• Palmer, David (2008). Development of national extent terrain attributes (tanz), soil water balance surfaces (swatbal), and environmental surfaces, and their application for spatial modelling of Pinus radiata productivity across New Zealand.
  • Jones, Haydon (2004). Impacts of forest harvesting on performance of soil-landscape modelling in a radiata pine forest, northern New Zealand.

MSc or MSc(Research)

  • Loame, Remedy (2016). Using a tephrostratigraphic framework to determine the past 40,000 yrs of rupture and paleohydrothermal activity on the east strand of the Whirinaki Fault, Ngakuru Graben, central Taupo Volcanic Zone.
  • Noyes, Adrea (2016). Soil recovery on landslides in hill country at Whatawhata Research Station, western Waikato, New Zealand.
  • Kleyburg, Melissa (2015). Palaeoliquefaction in Late Pleistocene alluvial sediments in the Hauraki and Hamilton basins.
  • Laubscher, Nadia (2014). Improvement in soil water availability in pastures by excavating and mixing buried soil horizons from multilayered Pumice Soils (Vitrands) at Galatea, central North Island, New Zealand.
  • Heaphy, Marie (2013). Assessing drivers of plantation forest productivity on eroded versus non-eroded soils on hilly and steep land in eastern North Island, New Zealand: from catchment to regional scale.
  • Foster, Courtney (2013). Palaeolimnology of Adelaide Tarn, a ~14,000-year-old low-alpine glacial lake, northwestern South Island, New Zealand.
  • Cunningham, Michael (2012). Sensitive rhyolitic pyroclastic deposits in the Tauranga region: mineralogy, geomechanics and microstructure of peak and remoulded states.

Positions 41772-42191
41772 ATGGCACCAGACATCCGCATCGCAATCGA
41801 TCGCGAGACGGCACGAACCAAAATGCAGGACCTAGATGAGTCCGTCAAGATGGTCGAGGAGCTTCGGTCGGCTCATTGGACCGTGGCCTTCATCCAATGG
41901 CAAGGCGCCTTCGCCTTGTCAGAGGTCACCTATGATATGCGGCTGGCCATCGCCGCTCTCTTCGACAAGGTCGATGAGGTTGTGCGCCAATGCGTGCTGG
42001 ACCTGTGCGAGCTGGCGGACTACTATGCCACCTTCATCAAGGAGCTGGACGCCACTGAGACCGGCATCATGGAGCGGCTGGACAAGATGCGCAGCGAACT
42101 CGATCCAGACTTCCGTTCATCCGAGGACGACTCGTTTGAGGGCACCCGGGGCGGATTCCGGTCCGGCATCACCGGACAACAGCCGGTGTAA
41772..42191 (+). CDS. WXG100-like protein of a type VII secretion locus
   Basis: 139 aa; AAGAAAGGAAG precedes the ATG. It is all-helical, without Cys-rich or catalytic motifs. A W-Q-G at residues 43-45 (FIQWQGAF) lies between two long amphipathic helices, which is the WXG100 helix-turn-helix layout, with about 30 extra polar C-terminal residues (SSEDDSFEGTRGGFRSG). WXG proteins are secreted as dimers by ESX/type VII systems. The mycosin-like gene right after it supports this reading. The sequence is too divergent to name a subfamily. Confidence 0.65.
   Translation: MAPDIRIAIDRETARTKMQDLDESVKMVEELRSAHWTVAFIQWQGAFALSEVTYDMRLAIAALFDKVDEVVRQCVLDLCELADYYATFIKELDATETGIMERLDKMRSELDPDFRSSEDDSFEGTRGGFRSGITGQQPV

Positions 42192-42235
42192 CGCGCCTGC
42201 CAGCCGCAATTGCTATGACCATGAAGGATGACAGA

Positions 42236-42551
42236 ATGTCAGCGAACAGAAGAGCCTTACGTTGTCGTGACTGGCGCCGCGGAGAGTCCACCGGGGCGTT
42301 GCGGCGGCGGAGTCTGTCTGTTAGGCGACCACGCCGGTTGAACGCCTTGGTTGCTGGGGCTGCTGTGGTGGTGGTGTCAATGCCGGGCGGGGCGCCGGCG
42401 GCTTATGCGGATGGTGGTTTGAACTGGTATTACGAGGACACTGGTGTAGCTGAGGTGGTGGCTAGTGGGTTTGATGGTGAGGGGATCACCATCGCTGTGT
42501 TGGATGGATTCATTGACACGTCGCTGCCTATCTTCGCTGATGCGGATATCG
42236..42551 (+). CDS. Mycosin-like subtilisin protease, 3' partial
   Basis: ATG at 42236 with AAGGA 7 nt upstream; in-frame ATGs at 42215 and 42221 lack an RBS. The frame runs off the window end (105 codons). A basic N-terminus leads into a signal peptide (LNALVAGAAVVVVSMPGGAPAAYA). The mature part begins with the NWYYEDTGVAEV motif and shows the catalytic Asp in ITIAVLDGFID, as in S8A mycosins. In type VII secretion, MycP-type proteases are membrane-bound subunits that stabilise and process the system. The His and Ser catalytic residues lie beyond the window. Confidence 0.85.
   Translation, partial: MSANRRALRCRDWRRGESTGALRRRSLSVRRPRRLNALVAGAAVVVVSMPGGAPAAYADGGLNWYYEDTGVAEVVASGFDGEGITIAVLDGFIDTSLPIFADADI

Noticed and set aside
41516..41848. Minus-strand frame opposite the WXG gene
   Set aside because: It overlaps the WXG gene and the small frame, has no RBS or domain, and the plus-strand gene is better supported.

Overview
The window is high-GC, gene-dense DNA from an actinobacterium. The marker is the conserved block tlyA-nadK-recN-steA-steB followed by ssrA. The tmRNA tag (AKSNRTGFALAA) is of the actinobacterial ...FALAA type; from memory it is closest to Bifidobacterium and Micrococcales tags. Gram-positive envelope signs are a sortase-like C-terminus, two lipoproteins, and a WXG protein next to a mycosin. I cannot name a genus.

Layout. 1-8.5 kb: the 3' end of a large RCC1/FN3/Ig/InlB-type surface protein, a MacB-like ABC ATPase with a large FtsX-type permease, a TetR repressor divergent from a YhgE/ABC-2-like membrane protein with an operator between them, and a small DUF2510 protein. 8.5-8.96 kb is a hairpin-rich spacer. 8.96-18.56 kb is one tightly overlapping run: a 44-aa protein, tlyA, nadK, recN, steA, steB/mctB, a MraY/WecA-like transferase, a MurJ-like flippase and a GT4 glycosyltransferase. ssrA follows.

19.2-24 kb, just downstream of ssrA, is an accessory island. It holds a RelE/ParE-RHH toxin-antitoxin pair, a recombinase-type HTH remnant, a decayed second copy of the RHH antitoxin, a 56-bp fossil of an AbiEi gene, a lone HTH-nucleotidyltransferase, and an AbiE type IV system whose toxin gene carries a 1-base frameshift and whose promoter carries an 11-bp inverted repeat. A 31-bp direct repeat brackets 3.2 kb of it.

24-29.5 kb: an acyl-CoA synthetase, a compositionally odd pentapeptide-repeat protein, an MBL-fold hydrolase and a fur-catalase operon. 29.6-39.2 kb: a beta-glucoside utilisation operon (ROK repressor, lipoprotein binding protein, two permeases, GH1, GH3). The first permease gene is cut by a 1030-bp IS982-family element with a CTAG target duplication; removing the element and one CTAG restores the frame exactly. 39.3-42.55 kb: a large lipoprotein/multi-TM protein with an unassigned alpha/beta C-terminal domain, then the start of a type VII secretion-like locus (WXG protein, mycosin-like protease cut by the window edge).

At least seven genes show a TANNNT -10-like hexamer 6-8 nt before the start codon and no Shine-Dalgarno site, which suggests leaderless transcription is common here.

• Lanigan, Kerri (2012). Characterisation and paleoclimatic signals within tephric loess deposits aged between c.33 to 9.5 cal ka in the Rotorua area, northern New Zealand.
  • Hainsworth, Sharn (2011). Properties and distribution of soils on the Ruataniwha Plains, Hawke's Bay: a new approach integrating classical and digital mapping techniques.
  • Wyatt, Justin (2009). Sensitivity and clay mineralogy of weathered tephra-derived soil materials in the Tauranga region.
  • Pickett, Rachel (2008). A tephra-dated record of palaeoenvironmental change since c. 5,500 years ago from Lake Rotorua, North Island, New Zealand.
  • Cole-Baker, Jeremy (2006). Sedimentology and tephrochronology of Late-Glacial and Holocene lake sediments and peats, Westland, South Island.


  • Linehan, James (2015). Distribution of soils in the Southern Hawke’s Bay Greywacke Foothills Land System.

Teaching Commitments


Geology; Radiocarbon Dating; Volcanoes

Tephrochronology, pedology, Quaternary science, soil mineralogy, geochronology, volcanology, geoarchaeology

Recent Publications

  • Lowe, D. J., Loame, R. C., Moon, V. G., Johnston, R. E., Kluger, M. O., Villamor, P., . . . Rees, A. B. H. (2018). Earth-shaking insight from liquefied tephra layers in lakes in central Waikato region, New Zealand: a new tool to evaluate and date palaeoseismicity?. In Crossing New Frontiers: INTAV International Field Conference on Tephrochronology, ‘Tephra Hunt in Transylvania’. Conference held in Moieciu de Sus, Romania.

  • Lowe, D. J. (2018). Quaternary research in New Zealand and relationship to the International Union for Quaternary Research (INQUA). Annual Report for the Catalyst Fund: Influence 2017 (with Appendix).. In Annual Report for the Catalyst Fund (pp. 1-24). Hamilton: School of Science, University of Waikato, Hamilton.. Open Access version:

  • Newnham, R. M., Lowe, D. J., Gehrels, M. J., & Augustinus, P. A. (2018). Two-step human−environmental impact history for northern New Zealand linked to late-Holocene climate change. The Holocene, 28(7), 1093-1106. doi:10.1177/0959683618761545 Open Access version:

  • Lowe, D. J. (2018). Foreword: Crossing New Frontiers. In U. Hambach, & D. Veres (Eds.), Book of Abstracts (pp. 1-5). Moieciu de Sus, Romania.

View All research publications by David Lowe

Contact Details

Room: DE.3.02
Phone: +64 7 838 4438 (DD)